These racist attacks assault the heart of the Republic

Christiane Taubira

Last week, France’s much acclaimed Minister of Justice, Christiane Taubira, a Black woman from the French Department of Guyana, was confronted with yet another series of racist slurs in the city of Angers where she was to deliver a speech to the magistrates. A group of men, women, and children, evidently representing the good Christian family model, was waiting for the minister outside the courthouse. When Christiane Taubira passed by them, they shouted, “Taubira, get lost, you stink, piss off.” Then, a 12 years old girl hurled  a racist slur involving monkeys and banana, something she learned in her family circle no doubt. Even a Catholic priest was seen screaming racist epithets.

These attacks have been Christiane Taubira’s everyday life since she was appointed Minister of Justice, but initially they were somewhat more limited. Last spring, however, after Taubira passed the “le mariage pour tous” (marriage for all) bill, the vitriol escalated. Many have applauded her determination and her superb appearance at the Assembly, echoing Simone Veil’s fight for abortion rights. She received a standing ovation, from representatives of the left, center as well as some right wing supporters. She is no average politician.

Coming from a family of eight, Taubira left Guyana to study. She holds two PhDs and quotes commonly René Char, Paul Ricoeur or Aimé Césaire and Léon Gontan Damas, the poets of Negritude.  Now, she is courageously introducing a bill to reverse the penal policies of increasing lock up at a time of reduction of funding for social services, introduced by the previous government under Sarkozy. Sarkozy and some of his ministers and collaborators were known for statements and actions that encouraged the racialization of French society by stigmatizing and insulting many from various origins.

First, there was Sarkozy’s infamous address at the University in Dakar in 2007, where he argued that Africa is backward. He said, “The tragedy of Africa is that the African man has not entered history”, suggesting of course that the white man had a “civilizing mission”. Then there was his collaborator Claude Gueant who proposed that “not all civilizations are of equal value” (toutes les civilizations ne se valent pas). Then there was the “identity discourse” debate that he wanted to bring to the Assembly, out of which emerged the newly created Ministry of National Identity. Sarkozy’s political approach has ripped apart the social fabric of France.

In a recent interview, Christiane Taubira, remarked that under the previous government “an inner enemy has been constructed … It has thrived under the doctrine of decline.” These attacks are part of the deconstruction of social cohesion, which is the constant inspiration for Taubira’s work at the Ministry of Justice.  For Taubira, the “not republican right” has forgotten the history of the French nation. This is more serious than a slip up. It signals that something particular has been going very wrong, even though racism has always been rampant in the former colonial powers, especially at the time of financial crisis. Here, the sense of impunity that these demonstrators showed is “a challenge to the republic,” said Taubira. She called on the political leaders of the country to speak clearly as the foundations of a country are shaken when a Minister of Justice is attacked in these racialized, sexualized terms. She expressed her surprise “that there hasn’t been a clear and distinct voice decrying this drift in French society.”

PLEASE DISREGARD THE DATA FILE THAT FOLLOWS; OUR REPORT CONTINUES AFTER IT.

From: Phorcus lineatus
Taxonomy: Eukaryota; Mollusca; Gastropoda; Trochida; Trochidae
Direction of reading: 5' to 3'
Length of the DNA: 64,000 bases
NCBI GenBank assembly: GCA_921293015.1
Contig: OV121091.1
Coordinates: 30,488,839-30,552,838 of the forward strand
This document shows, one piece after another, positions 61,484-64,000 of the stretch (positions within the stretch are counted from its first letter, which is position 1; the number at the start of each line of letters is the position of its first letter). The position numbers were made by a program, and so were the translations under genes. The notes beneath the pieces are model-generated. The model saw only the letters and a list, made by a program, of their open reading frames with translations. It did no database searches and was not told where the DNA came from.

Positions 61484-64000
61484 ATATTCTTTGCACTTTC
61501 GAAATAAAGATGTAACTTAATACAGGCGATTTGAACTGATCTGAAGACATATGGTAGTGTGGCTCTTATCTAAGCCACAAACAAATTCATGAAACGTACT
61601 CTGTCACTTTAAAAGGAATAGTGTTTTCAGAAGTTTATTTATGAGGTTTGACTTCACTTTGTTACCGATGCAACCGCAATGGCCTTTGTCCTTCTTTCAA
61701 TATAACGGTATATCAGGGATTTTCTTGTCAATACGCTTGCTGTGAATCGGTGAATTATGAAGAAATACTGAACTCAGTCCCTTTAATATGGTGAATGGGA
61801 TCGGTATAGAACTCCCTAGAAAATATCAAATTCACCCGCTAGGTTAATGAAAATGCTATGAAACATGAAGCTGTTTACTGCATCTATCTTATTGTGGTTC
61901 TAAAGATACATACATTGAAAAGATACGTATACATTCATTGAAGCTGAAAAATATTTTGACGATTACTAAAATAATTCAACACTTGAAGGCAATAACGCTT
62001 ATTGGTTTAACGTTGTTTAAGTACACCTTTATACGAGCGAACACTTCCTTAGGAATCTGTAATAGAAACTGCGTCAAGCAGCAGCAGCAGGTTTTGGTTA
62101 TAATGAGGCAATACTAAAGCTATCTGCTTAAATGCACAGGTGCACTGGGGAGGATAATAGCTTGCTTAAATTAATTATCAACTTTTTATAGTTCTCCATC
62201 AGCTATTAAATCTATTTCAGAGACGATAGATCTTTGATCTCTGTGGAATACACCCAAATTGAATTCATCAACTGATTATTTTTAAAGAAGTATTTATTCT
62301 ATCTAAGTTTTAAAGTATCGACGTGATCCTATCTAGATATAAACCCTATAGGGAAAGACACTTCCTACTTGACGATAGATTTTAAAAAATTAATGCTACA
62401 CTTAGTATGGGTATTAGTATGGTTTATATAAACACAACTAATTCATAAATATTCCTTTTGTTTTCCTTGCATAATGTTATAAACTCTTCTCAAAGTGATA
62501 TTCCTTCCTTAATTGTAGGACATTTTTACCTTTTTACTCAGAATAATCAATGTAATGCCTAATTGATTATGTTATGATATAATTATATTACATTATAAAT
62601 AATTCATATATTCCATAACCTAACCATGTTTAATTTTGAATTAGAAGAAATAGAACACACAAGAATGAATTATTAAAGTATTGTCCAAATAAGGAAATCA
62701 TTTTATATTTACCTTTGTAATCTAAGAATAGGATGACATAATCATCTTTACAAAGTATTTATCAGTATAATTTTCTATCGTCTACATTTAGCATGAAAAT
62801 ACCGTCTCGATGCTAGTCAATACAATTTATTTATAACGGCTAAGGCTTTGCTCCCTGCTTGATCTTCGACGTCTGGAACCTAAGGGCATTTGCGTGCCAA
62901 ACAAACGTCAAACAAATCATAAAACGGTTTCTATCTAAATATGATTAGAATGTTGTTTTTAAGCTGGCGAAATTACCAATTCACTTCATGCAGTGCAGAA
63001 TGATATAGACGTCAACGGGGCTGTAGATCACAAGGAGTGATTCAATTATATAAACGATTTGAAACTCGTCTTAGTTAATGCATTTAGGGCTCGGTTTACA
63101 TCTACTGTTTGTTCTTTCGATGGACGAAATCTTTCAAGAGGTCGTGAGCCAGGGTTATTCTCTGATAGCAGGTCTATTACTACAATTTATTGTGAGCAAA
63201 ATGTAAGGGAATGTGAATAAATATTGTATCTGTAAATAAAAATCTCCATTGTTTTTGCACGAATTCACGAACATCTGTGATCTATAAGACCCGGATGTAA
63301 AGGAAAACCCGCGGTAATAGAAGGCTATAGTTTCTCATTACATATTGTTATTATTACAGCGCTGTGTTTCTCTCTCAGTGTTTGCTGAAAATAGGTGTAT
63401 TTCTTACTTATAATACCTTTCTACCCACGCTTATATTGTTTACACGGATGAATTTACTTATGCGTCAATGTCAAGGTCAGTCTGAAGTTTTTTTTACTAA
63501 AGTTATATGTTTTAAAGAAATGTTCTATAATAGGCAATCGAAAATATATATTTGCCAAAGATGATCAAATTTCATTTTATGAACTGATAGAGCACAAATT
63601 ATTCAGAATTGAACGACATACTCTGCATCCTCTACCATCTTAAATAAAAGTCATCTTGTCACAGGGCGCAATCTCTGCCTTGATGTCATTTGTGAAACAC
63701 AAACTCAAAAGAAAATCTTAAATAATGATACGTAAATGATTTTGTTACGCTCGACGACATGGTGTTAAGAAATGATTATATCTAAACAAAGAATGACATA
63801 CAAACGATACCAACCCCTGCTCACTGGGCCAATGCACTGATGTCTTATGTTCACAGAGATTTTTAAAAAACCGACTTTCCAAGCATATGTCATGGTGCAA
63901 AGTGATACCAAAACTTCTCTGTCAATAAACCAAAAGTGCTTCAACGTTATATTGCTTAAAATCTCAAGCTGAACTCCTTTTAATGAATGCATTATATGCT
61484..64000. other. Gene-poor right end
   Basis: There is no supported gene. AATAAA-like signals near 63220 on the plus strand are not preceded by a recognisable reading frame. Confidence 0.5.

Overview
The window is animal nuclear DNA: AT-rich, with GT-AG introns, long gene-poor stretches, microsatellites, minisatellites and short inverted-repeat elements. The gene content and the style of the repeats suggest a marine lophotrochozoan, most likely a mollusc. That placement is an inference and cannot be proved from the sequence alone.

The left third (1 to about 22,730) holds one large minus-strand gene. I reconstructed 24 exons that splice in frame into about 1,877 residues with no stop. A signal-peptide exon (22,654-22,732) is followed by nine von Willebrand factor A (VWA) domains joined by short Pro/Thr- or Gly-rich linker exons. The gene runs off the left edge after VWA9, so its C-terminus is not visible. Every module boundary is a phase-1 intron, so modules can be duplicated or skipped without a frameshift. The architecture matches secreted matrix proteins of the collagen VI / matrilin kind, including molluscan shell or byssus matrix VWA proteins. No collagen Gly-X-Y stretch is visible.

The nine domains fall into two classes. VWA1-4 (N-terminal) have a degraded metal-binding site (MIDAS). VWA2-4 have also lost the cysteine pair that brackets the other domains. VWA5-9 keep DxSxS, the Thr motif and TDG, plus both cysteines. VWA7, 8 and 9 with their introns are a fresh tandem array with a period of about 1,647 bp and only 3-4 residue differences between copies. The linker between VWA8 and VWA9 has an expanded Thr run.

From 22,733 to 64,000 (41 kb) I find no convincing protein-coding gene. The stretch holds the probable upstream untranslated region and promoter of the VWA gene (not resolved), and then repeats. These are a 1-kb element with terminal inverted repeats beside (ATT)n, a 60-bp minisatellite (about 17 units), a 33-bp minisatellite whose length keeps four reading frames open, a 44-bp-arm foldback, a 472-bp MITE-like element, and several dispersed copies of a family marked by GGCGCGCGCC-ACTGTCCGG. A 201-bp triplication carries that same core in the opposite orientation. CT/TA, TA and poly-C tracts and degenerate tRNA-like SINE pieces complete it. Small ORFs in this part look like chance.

Instead of the “clear and distinct voice,” the right and extreme right wing has done everything to control the debate through a reverse attack against Christiane Taubira , so as to signal that they are the masters.

Some voices have been heard not only to denounce the attacks but also to express distress, as Christiane Taubira has been an iconic figure of the hope for a better republic for many French women and men. In the face of these nationalist racist, sexist attacks, it is clearly time to finish the work of the revolution and rewrite the emblem of the French Republic. Let “Liberty, Equality, Fraternity” become Liberty, Equality, Humanhood.

 

(Photo Credit: Liberation / Francois Guillot / AFP)

About Brigitte Marti

Brigitte Marti is an organizer researcher who has worked on reproductive rights and women's health initiatives in France and in the European Union and on women prisoners' issues in the United States. She is a member of Women Included, a new transnational feminist collective, that is part of the Women 7, a coalition that advocates for the inclusion of women's rights in the G7.